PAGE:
And the rest of Lucca’s debut album is set to have the same vibe, according to Lucinda with the ‘break-up’ theme no doubt playing a huge role. Fans are to expect it to be sassy and funky, whilst the sole love song on the able is sultry and sensual- “all of the songs are really different, but the theme of the album is definitely there,” she admits.

Showing just how much Lucinda wants to echo the Motown days, she will be pressing her album onto vinyl for die-hard vinyl fans. She also plans to head over to the United States and go back to where Motown all began, and also where her love for Motown all began.

“I want to bring my myself back to where this style of music was made. And if people like this project enough, then I want to create another one because I’ve already got a million ideas. I want to make Lucca my original – and full time – work. That’d be awesome.”

Lucinda is launching her debut single Sinking Feeling later on Sunday April 23 at The Toff in Town and hopes to replicate her Motown idols.

“Hopefully it’s the kind of show Aretha would’ve put on thirty years ago except in Melbourne, sung by a little Italian-Australian girl alongside some incredible musicians. There’ll be hooks that grab people’s attention and singalong music, especially with Sinking Feeling.”

Check out details for her EP launch on Facebook here

Check out Lucca Franco on

Written by Jordyn Hoekstra


As soon as I heard that this gig was coming to town, I made myself a promise that I would be in attendance. I saw Bloom, and supporting act Tempus Sun at the Melbourne Music Bank finale in October and I was immediately impressed by both acts. These two acts represent how exceptional the Melbourne music scene is.

I walked into the Bandroom at The Workers Club just in time for the beginning of Tempus Sun’s set. I was amazed. The Bandroom has quickly become one of my favourite live music venues across all of Melbourne, but I had never seen it so crowded. Full of family, friends and fans, it was a true testament to Tempus Sun and their passion and love for the music they play.

The band begun their set upbeat and energetic, the best way possible for this girl who was attending her first gig of 2017. I can only describe the song as a ‘summer kicker,’ which enabled them early on to engage with the audience and have their full attention the entire set.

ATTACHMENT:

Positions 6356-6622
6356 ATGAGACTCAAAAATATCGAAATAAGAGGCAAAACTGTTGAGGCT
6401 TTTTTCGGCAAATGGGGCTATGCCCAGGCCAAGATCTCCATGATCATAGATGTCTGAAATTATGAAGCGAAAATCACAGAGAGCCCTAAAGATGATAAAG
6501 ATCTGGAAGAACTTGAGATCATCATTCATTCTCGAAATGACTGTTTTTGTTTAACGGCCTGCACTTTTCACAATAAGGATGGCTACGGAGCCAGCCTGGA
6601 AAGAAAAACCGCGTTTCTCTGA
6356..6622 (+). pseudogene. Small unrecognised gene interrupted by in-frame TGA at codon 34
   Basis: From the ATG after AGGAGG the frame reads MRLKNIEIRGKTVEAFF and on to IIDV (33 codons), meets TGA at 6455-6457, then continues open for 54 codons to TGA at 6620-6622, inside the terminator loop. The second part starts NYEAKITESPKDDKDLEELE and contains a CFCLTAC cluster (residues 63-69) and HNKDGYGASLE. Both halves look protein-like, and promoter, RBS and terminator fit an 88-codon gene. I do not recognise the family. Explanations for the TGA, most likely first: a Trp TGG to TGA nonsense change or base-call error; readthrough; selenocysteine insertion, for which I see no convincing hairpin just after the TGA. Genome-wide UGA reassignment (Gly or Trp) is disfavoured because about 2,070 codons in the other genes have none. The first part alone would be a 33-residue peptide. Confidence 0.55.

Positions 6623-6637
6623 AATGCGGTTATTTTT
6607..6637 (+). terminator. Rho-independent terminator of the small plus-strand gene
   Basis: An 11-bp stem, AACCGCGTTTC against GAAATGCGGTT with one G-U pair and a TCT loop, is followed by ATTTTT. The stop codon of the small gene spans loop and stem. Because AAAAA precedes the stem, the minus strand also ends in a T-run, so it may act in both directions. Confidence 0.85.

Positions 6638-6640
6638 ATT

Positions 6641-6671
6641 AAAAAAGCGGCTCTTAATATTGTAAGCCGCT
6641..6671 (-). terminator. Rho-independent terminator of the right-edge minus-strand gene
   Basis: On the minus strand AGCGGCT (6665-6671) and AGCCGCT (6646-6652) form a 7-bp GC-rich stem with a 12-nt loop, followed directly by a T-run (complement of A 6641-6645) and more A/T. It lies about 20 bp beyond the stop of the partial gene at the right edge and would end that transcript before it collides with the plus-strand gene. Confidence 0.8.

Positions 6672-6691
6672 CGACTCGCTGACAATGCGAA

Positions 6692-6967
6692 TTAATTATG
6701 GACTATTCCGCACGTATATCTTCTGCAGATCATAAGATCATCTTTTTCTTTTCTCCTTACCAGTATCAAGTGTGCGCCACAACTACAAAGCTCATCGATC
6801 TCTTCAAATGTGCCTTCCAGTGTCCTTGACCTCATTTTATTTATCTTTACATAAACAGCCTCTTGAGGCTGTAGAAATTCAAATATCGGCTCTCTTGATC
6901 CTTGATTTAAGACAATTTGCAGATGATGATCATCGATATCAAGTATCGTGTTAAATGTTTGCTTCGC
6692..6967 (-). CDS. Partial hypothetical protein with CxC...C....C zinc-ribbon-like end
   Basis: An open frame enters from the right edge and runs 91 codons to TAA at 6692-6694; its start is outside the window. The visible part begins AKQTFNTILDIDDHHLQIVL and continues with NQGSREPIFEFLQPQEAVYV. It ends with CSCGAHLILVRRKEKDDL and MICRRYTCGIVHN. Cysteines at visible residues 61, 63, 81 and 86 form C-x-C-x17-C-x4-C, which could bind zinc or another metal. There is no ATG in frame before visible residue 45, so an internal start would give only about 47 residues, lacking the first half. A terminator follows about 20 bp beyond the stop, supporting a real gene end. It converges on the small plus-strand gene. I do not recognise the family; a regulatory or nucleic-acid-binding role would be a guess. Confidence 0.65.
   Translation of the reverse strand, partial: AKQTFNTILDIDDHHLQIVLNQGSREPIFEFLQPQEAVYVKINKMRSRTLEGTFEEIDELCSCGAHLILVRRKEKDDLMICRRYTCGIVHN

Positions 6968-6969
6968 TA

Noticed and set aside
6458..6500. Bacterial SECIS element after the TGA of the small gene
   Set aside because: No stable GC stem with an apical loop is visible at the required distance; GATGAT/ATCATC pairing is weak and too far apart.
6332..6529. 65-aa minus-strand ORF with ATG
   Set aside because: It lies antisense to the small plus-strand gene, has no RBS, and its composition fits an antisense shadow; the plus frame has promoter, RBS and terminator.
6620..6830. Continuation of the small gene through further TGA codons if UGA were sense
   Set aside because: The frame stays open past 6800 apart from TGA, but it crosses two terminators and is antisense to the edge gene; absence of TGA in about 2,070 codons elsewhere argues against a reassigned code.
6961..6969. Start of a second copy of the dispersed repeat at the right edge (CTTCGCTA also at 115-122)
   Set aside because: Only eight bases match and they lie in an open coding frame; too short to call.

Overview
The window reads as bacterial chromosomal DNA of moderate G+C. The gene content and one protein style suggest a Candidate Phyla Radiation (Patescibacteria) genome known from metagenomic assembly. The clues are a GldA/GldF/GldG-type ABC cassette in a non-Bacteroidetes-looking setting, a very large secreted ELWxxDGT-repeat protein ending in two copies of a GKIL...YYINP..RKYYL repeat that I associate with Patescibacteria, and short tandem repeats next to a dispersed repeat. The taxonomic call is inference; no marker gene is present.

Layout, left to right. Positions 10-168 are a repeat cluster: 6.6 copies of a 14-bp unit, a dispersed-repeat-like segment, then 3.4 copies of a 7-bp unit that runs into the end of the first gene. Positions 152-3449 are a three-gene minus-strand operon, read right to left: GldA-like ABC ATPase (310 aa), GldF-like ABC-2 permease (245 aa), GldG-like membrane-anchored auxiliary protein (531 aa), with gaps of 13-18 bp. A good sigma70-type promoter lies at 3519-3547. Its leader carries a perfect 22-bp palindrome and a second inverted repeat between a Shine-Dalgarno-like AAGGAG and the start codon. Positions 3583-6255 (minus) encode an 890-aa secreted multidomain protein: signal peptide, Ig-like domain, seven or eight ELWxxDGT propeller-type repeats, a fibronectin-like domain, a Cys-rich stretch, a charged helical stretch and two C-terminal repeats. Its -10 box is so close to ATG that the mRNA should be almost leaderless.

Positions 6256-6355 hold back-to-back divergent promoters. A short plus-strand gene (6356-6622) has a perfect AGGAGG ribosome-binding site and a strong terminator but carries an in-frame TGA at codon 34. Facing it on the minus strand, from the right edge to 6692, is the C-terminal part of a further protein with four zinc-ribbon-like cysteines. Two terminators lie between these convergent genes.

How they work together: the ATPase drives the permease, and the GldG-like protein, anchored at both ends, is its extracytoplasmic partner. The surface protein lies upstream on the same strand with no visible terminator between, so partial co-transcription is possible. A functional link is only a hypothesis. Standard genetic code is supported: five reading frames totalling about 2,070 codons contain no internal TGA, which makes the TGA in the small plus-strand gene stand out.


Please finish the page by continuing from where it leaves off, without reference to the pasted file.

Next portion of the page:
With a mixture of upbeat and slower, heavier songs played throughout the set, lead singer Lucy was able to demonstrate her versatile vocals. Each lyric she sung had me entirely transfixed, as if I could feel every emotion she felt in that moment. ‘Stop’ showed us that her silky smooth vocals were able to be transformed into rock and roll.

Male lead Andrew was also fantastic. It was difficult to pick who he reminded me of, but they were definitely reminiscent of the likes of John Mayer and Jarryd James. Andrew and Lucy’s voices worked incredibly well together, with the entire banding meshing and playing the set of their lives, depicting just how much they love what their doing.

It was practically impossible to fault their set. ‘Owls,’ the song they won the Melbourne Music Bank with, was definitely the highlight of the night. Catchy but heartfelt, it is one of those songs that you just want to here on the radio.

After a short intermission, main act Bloom graced the stage with her presence. I saw her perform also at the Melbourne Music Bank Finale and she was nothing short of wonderful. I had noticed that the crowd had died down, but she was able to continue the engagement of those that were still there. It also made it far more comfortable in the room.

She begun her set smoothly which not only showed off her vocals but demonstrated who she is as an artist.


I appreciated that her set wasn’t predictable and admired her diverse tracks. I didn’t manage to catch the names of the majority of the songs; however, which was disappointing. In saying that, she has a mixture of slower-jazz tunes and upbeat folky tracks, which she performed on the night with ease. She often accompanied her vocals with either a piano or a guitar, as well as the rest of the band. This was an obvious highlight, as she interacted with her band better than I have seen any solo artist playing at The Workers Club do.